shredderrrrrr wrote:Personally, I have just recently started taking every one of my outlines and condensing them into bare-minimum, one-page outlines to then just repeatedly study, hoping I retain what they say. But I imagine flashcards would have a similar benefit (I just prefer using an outline of sorts because, in my head, I remember the actual document when I recall memorized information).
That's not a bad idea. So you're basically just sticking to the elements of each rule, without diving into the sub-elements?
For instance, I've been memorizing that acceptance of a non-conforming tender may be done in 4 ways: by telling the seller, by taking the nonconforming goods, by failing to properly reject, and by taking an action that is inconsistent with the seller's ownership of the goods. Whereas, my impression is that your outline is more along the lines of "when confronted with a non-conforming tender, the buyer may accept, reject, or accept in part and reject in part."
It really depends, but I generally still include sub-elements (to be clear, some of my sheets are not necessarily only "one" page). My approach is based on how I best recall large amounts of data.
What I do is open up a blank document as well as the outline I created for a particular subject from the lecture/questions. I then go page-by-page of the outline and type and format into my new document everything that I feel is absolutely essential to know from the outline, excluding all the merely explanatory information, redundancies, superfluous language, and the like. If it is a subject I really suck at, I'm likely to have more information--if I really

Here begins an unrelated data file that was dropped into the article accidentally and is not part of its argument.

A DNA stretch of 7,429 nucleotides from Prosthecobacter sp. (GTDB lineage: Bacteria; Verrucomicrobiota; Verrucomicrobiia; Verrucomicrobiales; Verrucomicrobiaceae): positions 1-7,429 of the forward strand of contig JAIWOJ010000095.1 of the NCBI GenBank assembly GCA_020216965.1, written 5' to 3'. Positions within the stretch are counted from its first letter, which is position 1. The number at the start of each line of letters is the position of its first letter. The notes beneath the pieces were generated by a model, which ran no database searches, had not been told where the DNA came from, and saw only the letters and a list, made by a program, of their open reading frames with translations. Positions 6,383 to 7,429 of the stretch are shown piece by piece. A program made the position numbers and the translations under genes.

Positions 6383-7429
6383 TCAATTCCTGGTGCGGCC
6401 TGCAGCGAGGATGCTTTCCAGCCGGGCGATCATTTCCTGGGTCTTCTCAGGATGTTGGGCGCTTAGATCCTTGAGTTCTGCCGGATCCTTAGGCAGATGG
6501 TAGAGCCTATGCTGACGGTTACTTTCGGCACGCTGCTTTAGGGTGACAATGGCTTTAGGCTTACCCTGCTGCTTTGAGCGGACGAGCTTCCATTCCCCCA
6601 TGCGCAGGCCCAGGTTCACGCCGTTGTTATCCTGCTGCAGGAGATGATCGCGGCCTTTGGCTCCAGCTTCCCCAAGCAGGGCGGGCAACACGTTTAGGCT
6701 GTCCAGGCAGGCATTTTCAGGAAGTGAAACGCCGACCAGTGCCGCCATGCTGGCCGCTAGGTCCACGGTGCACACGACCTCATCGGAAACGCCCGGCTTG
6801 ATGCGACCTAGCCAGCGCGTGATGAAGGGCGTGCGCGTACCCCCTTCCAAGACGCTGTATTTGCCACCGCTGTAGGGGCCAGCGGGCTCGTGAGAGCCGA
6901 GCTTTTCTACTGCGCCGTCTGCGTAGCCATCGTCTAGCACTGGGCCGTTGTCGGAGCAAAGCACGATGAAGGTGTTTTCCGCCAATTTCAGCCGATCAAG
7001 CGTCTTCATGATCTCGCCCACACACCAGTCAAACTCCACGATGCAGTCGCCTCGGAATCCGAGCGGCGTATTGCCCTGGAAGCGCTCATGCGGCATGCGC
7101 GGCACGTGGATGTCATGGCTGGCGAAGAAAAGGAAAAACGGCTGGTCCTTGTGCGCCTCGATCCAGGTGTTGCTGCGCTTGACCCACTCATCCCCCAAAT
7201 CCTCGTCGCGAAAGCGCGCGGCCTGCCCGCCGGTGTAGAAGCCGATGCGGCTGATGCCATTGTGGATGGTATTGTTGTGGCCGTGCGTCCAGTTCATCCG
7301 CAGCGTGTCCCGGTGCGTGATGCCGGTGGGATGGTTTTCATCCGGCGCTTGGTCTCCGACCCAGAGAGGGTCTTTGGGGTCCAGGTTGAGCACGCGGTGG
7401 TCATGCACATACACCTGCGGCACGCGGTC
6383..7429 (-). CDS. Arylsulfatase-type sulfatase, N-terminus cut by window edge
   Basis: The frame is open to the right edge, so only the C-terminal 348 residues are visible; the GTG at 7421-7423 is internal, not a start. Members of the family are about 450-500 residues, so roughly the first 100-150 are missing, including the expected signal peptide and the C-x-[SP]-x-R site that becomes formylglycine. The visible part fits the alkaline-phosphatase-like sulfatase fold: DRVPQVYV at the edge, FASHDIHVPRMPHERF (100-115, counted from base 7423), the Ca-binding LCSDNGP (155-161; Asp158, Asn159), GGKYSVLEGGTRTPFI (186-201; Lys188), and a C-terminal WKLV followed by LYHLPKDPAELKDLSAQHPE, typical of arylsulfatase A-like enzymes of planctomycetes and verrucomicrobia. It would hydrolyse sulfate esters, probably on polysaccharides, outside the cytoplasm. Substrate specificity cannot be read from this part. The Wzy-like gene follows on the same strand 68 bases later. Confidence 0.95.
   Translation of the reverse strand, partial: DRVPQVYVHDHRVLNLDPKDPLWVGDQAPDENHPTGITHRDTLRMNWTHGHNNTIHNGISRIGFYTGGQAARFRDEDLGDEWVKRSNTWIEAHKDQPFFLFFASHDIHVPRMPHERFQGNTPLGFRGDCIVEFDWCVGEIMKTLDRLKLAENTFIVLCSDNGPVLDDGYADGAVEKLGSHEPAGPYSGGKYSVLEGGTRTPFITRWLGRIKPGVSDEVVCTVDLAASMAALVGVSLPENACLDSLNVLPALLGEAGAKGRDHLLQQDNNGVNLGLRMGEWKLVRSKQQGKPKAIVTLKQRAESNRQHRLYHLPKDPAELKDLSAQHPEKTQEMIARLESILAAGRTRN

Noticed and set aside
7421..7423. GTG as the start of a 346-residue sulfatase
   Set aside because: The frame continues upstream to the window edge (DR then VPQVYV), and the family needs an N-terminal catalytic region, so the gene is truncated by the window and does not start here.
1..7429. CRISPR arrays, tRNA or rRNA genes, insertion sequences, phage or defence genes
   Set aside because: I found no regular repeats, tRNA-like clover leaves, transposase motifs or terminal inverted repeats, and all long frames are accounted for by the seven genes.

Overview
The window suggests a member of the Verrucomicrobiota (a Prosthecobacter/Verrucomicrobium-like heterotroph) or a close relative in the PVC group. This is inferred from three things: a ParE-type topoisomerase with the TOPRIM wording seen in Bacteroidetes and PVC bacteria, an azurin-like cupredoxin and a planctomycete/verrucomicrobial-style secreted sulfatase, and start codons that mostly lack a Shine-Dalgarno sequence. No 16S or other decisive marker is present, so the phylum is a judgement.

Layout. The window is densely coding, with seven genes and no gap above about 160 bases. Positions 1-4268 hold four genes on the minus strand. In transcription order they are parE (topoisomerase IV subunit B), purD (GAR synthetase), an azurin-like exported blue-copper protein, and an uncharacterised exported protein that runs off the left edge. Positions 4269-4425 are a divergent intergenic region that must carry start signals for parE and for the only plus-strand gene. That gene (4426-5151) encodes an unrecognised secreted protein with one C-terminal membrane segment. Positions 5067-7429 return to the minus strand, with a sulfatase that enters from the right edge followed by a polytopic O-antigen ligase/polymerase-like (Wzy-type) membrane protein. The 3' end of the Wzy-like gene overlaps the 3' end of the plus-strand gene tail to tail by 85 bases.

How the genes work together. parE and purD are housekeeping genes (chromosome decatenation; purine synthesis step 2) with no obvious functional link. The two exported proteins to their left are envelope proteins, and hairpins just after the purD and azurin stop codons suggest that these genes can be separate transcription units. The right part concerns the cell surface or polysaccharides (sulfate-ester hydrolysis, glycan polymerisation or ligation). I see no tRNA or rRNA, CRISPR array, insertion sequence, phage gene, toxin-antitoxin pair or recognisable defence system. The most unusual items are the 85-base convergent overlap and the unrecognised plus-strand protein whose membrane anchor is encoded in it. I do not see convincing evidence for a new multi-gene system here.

know something, I'll likely just put a word or two to remind me where it fits in. For instance, under my "Pre-Incorporation Liability" heading in my condensed Corporations outline, I have a line for both "Before" and "After" formation. For the "After" bullet, I just have "C liable only if novation." Since I remember this topic pretty well, that alone is all I need to recall to remember that the promoter is still liable for Ks entered into prior to incorporation, that promoter can indemnify C (my shorthand for Corporation) if C is liable, that novation/acceptance should be referenced rather than ratification, that novation can be express or implied, and what exactly novation is. If I didn't know all that stuff, I would've added more to the bullet point. All I'm really looking for is a recollection trigger I suppose.
My goal is to have a document where I can not only study what I need to know (i.e. both the general rule and the sub-elements you mentioned), but do so in a way where I can visually recall it. So using your example, I would likely have (I haven't done one for K yet) a heading of "Acceptance" and somewhere below it a subheading of "Non-Conforming Tender" with four bullet points of "1. Tell seller," "2. Taking goods," "3. Improper rejection," and "4. Action inconsistent with S ownership." Come test day, I would ideally be able to recall the information without any struggle. In the likely event that doesn't happen, however, I would be able to visualize my outline and know that I (obviously) have a non-conforming acceptance section. My brain works as such that I would be able to visualize that section and know there were 4 bullet points, all of which were pretty short. At a minimum, this gives me something
to work with. Normally I can think of, say, one of the sub-elements and then, when combining that with the visualization, work out what the others are.
This is just what works for me (or at least has in the past) though and I'd recommend tailoring it for yourself. If you visually retain things, make it condensed and visually distinct so you can recall things that way. If you care more about just rote memorization, focus on just cutting the bullshit and putting everything you need to know (simply to maximize your studying efficiency).